Just 4 birds at Dryandra, with some nice looks.

Red-winged Fairywren M. elegans
We saw these at Two Peoples Bay, Lake Seppings, Lake Muir and Porongorup, the latter site being where I had expected the previous species.

Southern Emuwren Stipiturus malachurus
Great views of a total of 6 of these amazing little birds at the scrub-bird site in the heath there, and at nearby Waychinicup NP.

Western Spinebill Acanthorhynchus superciliosus
Amazing, before the trip I would never have predicted that this would be the troublesome endemic. We saw one in flight at Sugarloaf, and Milt had a brief look at Two Peoples Bay, that was it, but where on earth have they all gone?

Singing Honeyeater Lichenostomus virescens
One near Katanning and quite common up at Broome.

White-gaped Honeyeater L. unicolor
Two up at Broome.

Yellow-plumed Honeyeater L. ornatus
Quite common at Dryandra.

Yellow-throated Miner Manorina flavigula
Just two seen near the Stirling Ranges.

Western Wattlebird Anthochaera lunulata
This elusive low-density species was good at Waychinicup NP; the first turn-in off the highway had a group of 7. There was also one at Narrogin. Split from Little Wattlebird of the east coast.

Red Wattlebird Anthochaera carunculata
Seen daily in the south-west, it was noisy and obvious.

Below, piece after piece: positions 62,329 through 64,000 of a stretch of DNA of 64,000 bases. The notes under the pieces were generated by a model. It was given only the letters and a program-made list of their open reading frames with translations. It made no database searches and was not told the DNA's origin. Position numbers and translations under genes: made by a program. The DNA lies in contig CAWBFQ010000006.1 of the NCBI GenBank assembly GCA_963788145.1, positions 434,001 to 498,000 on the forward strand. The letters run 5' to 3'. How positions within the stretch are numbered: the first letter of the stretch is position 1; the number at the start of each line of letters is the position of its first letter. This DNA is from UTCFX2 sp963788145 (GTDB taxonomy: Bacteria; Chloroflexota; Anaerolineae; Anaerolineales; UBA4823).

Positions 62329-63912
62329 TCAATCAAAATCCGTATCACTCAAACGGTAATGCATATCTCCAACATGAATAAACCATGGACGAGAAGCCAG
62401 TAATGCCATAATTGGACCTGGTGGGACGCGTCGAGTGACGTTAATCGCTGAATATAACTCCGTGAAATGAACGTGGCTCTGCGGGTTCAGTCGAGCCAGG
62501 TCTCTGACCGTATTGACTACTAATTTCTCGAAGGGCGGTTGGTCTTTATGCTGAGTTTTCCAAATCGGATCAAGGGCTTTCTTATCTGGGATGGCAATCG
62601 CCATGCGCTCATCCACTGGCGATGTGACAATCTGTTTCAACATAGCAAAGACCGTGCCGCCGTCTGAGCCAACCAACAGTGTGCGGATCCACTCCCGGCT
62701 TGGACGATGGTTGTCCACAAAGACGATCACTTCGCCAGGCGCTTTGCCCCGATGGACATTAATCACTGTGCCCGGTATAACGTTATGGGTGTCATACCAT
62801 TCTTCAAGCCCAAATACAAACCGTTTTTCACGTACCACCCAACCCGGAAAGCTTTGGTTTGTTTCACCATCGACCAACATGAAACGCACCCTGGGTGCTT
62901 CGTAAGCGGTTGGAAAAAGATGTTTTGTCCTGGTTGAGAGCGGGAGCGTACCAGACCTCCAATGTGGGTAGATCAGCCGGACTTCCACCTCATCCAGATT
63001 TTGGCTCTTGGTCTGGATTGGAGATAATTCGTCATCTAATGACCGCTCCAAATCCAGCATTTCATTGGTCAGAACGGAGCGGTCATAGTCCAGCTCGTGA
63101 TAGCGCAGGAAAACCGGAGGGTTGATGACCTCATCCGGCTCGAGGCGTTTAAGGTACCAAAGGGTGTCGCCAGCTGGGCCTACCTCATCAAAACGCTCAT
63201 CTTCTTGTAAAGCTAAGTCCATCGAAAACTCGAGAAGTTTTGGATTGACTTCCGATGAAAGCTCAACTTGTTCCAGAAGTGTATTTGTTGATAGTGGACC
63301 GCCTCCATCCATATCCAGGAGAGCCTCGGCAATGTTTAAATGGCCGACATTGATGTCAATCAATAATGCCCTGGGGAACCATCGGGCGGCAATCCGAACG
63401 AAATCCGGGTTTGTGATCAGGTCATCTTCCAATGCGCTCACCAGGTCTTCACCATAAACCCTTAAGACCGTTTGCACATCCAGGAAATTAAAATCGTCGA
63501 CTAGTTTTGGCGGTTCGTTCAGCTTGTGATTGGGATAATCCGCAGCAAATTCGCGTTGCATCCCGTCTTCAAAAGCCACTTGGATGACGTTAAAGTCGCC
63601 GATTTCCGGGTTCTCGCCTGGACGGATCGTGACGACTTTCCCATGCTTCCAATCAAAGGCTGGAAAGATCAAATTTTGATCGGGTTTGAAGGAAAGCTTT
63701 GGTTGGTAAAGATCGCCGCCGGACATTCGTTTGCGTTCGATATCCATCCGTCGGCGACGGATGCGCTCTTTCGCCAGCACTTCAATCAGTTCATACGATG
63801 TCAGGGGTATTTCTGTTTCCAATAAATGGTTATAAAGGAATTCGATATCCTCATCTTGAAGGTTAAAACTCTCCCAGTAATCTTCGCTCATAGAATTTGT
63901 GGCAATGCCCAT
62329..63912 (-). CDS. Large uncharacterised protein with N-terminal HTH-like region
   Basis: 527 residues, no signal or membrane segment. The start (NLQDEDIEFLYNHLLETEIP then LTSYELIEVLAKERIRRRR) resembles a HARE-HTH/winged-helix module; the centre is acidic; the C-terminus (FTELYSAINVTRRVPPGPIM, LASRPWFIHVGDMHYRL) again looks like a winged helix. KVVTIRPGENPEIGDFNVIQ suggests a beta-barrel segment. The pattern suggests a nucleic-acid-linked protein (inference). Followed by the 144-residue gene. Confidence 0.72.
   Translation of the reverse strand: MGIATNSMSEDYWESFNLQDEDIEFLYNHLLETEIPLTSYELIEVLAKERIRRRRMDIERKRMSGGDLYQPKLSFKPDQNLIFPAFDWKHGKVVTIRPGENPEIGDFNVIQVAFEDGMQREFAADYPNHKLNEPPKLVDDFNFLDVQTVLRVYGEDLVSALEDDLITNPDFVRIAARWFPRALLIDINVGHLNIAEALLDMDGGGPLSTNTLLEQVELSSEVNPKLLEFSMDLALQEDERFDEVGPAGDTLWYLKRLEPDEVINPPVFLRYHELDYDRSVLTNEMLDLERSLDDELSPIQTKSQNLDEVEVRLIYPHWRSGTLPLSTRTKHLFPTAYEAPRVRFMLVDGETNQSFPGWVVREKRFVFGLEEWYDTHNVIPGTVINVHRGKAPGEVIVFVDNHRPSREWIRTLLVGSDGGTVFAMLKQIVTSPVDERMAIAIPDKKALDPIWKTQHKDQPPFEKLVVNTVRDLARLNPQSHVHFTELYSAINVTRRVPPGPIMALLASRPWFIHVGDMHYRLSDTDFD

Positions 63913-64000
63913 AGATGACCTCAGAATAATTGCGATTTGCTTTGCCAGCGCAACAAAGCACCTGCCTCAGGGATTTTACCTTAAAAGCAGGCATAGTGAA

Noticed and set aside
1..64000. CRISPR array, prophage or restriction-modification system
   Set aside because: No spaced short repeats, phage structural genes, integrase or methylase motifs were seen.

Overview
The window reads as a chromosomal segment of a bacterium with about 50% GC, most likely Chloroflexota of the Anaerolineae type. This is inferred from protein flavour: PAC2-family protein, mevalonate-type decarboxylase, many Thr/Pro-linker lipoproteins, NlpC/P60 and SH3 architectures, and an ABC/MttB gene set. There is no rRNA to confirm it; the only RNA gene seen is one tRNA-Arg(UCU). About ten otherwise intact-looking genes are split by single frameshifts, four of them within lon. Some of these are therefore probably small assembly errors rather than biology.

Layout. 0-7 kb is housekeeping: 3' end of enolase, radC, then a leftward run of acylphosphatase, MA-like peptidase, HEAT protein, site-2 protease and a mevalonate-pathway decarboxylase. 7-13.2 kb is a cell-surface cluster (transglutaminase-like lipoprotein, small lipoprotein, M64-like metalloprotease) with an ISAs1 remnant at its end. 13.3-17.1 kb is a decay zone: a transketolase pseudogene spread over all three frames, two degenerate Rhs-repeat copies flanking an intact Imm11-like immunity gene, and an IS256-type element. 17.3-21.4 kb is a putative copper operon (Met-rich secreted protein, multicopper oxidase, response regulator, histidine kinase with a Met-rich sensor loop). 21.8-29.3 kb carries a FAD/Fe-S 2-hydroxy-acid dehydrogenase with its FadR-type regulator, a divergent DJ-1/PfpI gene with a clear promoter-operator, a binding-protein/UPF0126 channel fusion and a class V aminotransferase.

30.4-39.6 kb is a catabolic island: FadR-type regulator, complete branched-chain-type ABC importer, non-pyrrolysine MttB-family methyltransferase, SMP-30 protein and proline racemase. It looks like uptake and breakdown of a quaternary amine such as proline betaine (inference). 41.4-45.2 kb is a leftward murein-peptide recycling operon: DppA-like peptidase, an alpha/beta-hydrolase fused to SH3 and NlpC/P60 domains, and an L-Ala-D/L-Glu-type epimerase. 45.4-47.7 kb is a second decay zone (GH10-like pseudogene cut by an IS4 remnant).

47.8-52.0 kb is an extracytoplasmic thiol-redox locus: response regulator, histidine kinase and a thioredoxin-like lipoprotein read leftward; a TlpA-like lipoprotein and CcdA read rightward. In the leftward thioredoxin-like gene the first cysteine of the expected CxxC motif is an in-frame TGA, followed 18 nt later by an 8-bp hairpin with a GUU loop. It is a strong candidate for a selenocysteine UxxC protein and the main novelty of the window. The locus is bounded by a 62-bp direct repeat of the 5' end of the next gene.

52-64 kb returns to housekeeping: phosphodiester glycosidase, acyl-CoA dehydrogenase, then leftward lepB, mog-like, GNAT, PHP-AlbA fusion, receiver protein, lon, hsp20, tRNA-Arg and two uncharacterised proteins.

Rufous-throated Honeyeater Conopophila rufogularis
Good looks up at Broome.

Tawny-crowned Honeyeater Glyciphila melanops
Seen well at Cheyne’s Beach, with 7 birds here and at Waychinicup NP.

* Brown Honeyeater Lichmera indistincta
Small numbers in both north and south.

New Holland Honeyeater Phylidonyris novaehollandiae
The common honeyeater of the trip, throughout the south-west, but not in the north at Broome.

White-cheeked Honeyeater P. niger
A much scarcer bird, we saw 4 at Torndirrup and then had 15 at flowering bushes in Wagin, with one at Narrogin. This is the western race with the narrow cheek stripe.

Brown-headed Honeyeater Melithreptus brevirostris
Two seen at Dryandra on both days.

White-naped Honeyeater M. lunatus chloropsis
The rather distinctive western race with the white skin over the eye was seen at Porongorup and Stirling Ranges.

* Little Friarbird Philemon citreogularis
Common up at Broome.

Western Bristlebird Dasyornis longirostris
They were vocal up by Little Beach car park, but hard to see, we heard at least 7 there. Finally got one on the second morning, poking along the edge by the second white-topped post above the car park entry, calling a harsh scratchy anxiety scold as it wanted to cross the road, then thinking better of it and working along the edge. They are much harder than they used to be thanks to roadworks up here.

Spotted Pardalote Pardalotus punctatus
Just one seen at Porongorup.

Striated Pardalote P. striatus
A few in the SW.

White-browed Scrubwren Sericornis frontalis
Quite common in the south, these are of the spotted form maculatus.

Weebill Smicrornis brevirostris
A few at Stirling Ranges, Porongorup and Dryandra.

Western Gerygone G. fusca
Three day records, the first at Wungong Dam then at Porongorup.

Dusky Gerygone Gerygone palpebrosa
Nice looks at this pale-eyed NW coastal endemic at Broome, the first below the Mangrove Hotel and then also at BBO.